Thales of Miletus
One of the “Seven Sages” of ancient Greek lore, Thales of Miletus is attested through none of his own works, for none survived. (The ancients differed on whether he wrote anything at all.) He is mentioned in Herodotus in the context of an account of an eclipse, and Thales seems in fact to have been more interested in what we would now call science rather than what we term philosophy.
Herodotus claims that Thales foretold the eclipse, which may be apocryphal. What is far more interesting is the scientifically-correct description of it that is ascribed to Thales in the anonymous Commentary on the Odyssey in one of the Oxyrhynchus papyri:
Thales said that the sun is eclipsed when the moon is in front of it.
There was a problematic description ascribed to Thales after the above sentence, but I have omitted it. Suffice to say, that with his idea that water is the basis of all, or that the earth floats on water, or his ideas about souls, Thales is still far from modern science. But he made a good beginning by being willing to accept rational rather than divine origins for the universe.
Thales is also said to have touched on mathematics and geometry, and he is reported to have expounded upon isosceles triangles, among other things.
More interesting tidbits: in answer to the question “why don’t you have any children,” Thales responded* humbly, “because I love children.” When asked by an adulterer for advice as to the question of whether he should swear that he had not committed adultery, Thales replied “perjury is no worse than adultery.” (Bill Clinton evidently took lessons! I just had to throw that in for humour!) When asked, “what is difficult,” Thales answered, “to know yourself,” and indeed, this famous motto, inscribed on the temple at Delphi–a sort of ancient Greek equivalent to the Vatican in terms of power–is ascribed to Thales first, in this case by Diogenes Laertius.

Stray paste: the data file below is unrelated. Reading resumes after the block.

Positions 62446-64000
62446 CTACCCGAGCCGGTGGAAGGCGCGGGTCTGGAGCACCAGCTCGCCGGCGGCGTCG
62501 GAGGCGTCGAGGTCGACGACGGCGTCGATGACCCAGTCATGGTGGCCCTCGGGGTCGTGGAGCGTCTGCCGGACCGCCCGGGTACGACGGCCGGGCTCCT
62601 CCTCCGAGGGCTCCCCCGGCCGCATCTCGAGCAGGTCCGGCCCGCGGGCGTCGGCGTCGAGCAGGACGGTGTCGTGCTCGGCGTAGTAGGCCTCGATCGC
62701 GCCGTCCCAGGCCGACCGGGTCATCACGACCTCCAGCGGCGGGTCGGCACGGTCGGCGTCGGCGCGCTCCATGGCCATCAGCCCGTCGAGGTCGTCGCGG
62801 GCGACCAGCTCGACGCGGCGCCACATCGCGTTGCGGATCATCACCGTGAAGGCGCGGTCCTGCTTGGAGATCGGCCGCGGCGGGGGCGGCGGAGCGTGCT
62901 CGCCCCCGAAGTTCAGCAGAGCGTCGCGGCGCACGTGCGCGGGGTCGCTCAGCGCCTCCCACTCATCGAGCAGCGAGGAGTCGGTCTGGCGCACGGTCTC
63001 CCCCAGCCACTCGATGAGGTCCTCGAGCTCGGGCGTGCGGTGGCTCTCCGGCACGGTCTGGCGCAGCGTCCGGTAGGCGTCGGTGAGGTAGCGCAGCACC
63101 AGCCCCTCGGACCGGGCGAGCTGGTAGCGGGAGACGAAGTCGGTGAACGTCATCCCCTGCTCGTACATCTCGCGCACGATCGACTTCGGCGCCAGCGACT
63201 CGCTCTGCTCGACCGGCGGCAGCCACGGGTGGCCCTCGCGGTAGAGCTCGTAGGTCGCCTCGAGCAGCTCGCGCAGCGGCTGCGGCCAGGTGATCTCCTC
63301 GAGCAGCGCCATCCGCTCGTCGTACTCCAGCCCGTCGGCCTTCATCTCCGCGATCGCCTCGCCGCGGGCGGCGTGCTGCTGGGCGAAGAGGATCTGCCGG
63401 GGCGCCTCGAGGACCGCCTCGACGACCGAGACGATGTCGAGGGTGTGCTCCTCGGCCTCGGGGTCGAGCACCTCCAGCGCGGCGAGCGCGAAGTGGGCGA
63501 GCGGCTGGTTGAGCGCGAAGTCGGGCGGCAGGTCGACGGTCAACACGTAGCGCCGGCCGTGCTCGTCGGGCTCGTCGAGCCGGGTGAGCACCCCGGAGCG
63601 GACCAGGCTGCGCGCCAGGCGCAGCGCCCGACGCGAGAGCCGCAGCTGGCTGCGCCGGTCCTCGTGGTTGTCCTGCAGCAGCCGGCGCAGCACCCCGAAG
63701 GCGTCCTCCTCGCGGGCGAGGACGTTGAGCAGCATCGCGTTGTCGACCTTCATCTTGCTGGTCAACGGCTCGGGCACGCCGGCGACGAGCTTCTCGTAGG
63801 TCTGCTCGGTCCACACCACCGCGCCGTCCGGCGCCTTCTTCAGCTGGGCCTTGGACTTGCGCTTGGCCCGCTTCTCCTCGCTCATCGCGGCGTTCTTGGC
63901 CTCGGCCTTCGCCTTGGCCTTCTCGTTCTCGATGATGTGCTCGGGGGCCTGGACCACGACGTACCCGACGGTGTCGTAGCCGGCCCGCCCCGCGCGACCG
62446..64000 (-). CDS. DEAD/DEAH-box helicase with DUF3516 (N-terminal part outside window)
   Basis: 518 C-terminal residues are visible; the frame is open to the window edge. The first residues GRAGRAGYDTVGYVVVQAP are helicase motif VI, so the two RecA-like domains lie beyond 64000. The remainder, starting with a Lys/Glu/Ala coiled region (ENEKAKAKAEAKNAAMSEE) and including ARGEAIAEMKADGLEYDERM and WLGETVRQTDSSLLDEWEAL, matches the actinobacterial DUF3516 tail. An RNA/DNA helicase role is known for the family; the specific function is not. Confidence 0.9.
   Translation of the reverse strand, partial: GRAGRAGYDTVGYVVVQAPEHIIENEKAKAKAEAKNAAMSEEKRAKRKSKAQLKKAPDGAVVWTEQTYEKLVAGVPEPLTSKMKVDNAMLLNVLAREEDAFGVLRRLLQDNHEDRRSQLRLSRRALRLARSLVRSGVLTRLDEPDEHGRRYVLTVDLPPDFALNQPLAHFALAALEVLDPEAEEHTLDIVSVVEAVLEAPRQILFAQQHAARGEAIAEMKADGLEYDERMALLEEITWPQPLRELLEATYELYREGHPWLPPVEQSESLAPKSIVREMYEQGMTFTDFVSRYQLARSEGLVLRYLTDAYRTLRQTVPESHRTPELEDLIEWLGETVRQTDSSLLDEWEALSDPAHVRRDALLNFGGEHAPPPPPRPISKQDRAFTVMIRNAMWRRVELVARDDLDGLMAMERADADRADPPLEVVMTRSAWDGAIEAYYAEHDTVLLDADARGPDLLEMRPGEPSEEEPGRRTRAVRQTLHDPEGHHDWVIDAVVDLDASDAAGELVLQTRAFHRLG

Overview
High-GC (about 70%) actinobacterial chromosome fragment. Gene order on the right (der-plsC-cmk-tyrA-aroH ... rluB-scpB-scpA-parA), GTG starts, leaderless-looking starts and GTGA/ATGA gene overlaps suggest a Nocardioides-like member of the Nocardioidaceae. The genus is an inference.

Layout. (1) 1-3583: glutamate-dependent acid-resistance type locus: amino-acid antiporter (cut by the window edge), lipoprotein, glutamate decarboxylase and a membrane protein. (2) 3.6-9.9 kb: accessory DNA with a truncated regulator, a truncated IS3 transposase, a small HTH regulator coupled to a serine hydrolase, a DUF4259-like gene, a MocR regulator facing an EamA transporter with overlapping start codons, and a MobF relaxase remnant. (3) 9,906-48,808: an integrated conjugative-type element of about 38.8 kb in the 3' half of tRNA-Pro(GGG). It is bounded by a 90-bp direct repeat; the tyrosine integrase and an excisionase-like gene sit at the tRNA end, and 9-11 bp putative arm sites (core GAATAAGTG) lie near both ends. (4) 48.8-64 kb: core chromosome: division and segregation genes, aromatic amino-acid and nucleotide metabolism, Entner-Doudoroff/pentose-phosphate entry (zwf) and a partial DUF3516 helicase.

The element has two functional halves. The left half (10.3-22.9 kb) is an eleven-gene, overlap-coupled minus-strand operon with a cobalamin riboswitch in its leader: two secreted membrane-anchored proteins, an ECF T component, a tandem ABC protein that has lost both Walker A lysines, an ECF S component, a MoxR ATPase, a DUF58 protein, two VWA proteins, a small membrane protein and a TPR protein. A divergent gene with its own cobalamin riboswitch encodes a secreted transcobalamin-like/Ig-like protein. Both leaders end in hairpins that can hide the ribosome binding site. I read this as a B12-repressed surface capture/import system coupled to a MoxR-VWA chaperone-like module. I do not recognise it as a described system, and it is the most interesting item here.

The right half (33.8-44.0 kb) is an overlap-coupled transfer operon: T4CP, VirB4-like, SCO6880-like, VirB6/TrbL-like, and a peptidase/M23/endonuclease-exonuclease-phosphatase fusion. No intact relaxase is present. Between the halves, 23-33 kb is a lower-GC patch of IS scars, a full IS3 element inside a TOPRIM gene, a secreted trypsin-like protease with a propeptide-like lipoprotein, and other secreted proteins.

Anaximander of Miletus
Anaximander was a pupil of Thales, and like him, sought to explain the world (Greek “cosmos: κοσμος) in terms of an unifying, primoeval entity, or “principle” (Greek arche: αρχη). In this case, it was not water, but “the limitless.” Anaximander held that the Earth was “aloft”–not supported by anything, and he held that the world was rounded, “in the shape of a cylinder.” Anaximander is also attributed with the first “map of the inhabited world,” which he drew on a tablet. On a more interesting note, Anaximander is widely held among the ancients to have said that men evolved from fish! In this, he is of course, very close to the truth–certainly closer than his contemporaries who wrote the Hebrew Bible were, when they wrote that God created man from clay. Finally, Anaximander discoursed on the phenomena of rain and evaporation.
Anaximenes of Miletus